The history of more than a thousand years of God's special favor and guardian care, manifested to the chosen people, was open to the eye of Jesus. There was Mount Moriah, where the son of promise, an unresisting victim, had been bound to the altar—emblem of the offering of the Son of God. There the covenant of blessing, the glorious Messianic promise, had been confirmed to the father of the faithful. Genesis 22:9, 16-18. There the flames of the sacrifice ascending to heaven from the threshing floor of Ornan had turned aside the sword of the destroying angel (1 Chronicles 21)—fitting symbol of the Saviour's sacrifice and mediation for guilty men. Jerusalem had been honored of God above all the earth. The Lord had “chosen Zion,” He had “desired it for His habitation.” Psalm 132:13. There, for ages, holy prophets had uttered their messages of warning. There priests had waved their censers, and the cloud of incense, with the prayers of the worshipers, had ascended before God. There daily the blood of slain lambs had been offered, pointing forward to the Lamb of God. There Jehovah had revealed His presence in the cloud of glory above the mercy seat. There rested the base of that mystic ladder connecting earth with heaven (Genesis 28:12; John 1:51)—that ladder upon which angels of God descended and ascended, and which opened to the world the way into the holiest of all. Had Israel as a nation preserved her allegiance to Heaven, Jerusalem would have stood forever, the elect of God. Jeremiah 17:21-25. But the history of that favored people was a record of backsliding and rebellion. They had resisted Heaven's grace, abused their privileges, and slighted their opportunities. GC 18.2Read in context »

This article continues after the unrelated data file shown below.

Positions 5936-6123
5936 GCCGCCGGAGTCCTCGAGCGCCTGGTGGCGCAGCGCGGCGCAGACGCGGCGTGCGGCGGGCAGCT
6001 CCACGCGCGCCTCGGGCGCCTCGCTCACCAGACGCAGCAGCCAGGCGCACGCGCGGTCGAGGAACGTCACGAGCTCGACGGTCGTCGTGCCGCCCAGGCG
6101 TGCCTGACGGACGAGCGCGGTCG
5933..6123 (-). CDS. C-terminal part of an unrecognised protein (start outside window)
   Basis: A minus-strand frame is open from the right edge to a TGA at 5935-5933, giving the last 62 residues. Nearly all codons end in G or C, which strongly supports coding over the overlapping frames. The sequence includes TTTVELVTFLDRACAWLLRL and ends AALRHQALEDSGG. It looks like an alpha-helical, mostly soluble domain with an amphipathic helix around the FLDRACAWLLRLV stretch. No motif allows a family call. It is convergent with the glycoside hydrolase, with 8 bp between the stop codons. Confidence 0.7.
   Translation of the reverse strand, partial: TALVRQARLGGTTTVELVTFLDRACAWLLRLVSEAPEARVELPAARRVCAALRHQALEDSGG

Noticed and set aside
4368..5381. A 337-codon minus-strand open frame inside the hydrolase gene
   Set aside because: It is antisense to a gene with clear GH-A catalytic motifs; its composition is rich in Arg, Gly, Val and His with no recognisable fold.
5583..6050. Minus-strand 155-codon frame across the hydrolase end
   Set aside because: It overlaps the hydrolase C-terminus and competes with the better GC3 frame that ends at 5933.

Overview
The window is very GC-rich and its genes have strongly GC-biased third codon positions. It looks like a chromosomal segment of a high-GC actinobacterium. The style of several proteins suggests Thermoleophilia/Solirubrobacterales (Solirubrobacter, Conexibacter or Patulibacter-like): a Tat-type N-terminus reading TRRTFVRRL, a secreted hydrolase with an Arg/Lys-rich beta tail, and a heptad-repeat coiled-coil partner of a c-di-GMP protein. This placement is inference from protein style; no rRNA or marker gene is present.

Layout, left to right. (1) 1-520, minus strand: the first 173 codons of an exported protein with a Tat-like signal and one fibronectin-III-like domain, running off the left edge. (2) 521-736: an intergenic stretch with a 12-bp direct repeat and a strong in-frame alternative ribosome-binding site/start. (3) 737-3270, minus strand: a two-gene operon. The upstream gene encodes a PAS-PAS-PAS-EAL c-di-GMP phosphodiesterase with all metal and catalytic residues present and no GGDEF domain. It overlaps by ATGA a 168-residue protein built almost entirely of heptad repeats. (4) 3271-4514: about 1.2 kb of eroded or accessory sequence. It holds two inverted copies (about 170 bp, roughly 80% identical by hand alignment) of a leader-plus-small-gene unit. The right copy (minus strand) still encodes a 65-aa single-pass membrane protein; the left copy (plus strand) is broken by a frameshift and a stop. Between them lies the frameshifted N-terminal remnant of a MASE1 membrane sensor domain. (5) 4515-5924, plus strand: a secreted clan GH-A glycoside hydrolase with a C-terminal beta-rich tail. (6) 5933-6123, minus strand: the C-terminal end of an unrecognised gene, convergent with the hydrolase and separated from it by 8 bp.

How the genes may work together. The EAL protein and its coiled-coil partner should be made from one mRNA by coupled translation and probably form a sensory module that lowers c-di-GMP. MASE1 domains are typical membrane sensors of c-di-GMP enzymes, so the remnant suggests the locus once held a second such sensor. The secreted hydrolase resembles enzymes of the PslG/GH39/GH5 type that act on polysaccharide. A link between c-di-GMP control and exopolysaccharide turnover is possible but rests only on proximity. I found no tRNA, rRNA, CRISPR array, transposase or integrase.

Let us follow Jesus as He so meekly rode into Jerusalem, when “the whole multitude of the disciples began to rejoice and praise God with a loud voice, ... saying, Blessed be the King that cometh in the name of the Lord: peace in heaven, and glory in the highest. And some of the Pharisees from among the multitude said unto Him, Master, rebuke Thy disciples. And He answered and said unto them, I tell you that if these should hold their peace, the stones would immediately cry out.” A large portion of those who profess to be looking for Christ would be as forward as the Pharisees were to have the disciples silenced, and they would doubtless raise the cry, “Fanaticism! Mesmerism! Mesmerism!” And the disciples, spreading their garments and branches of palm trees in the way, would be thought extravagant and wild. But God will have a people on the earth who will not be so cold and dead but that they can praise and glorify Him. He will receive glory from some people, and if those of His choice, those who keep His commandments, should hold their peace, the very stones would cry out. EW 109.1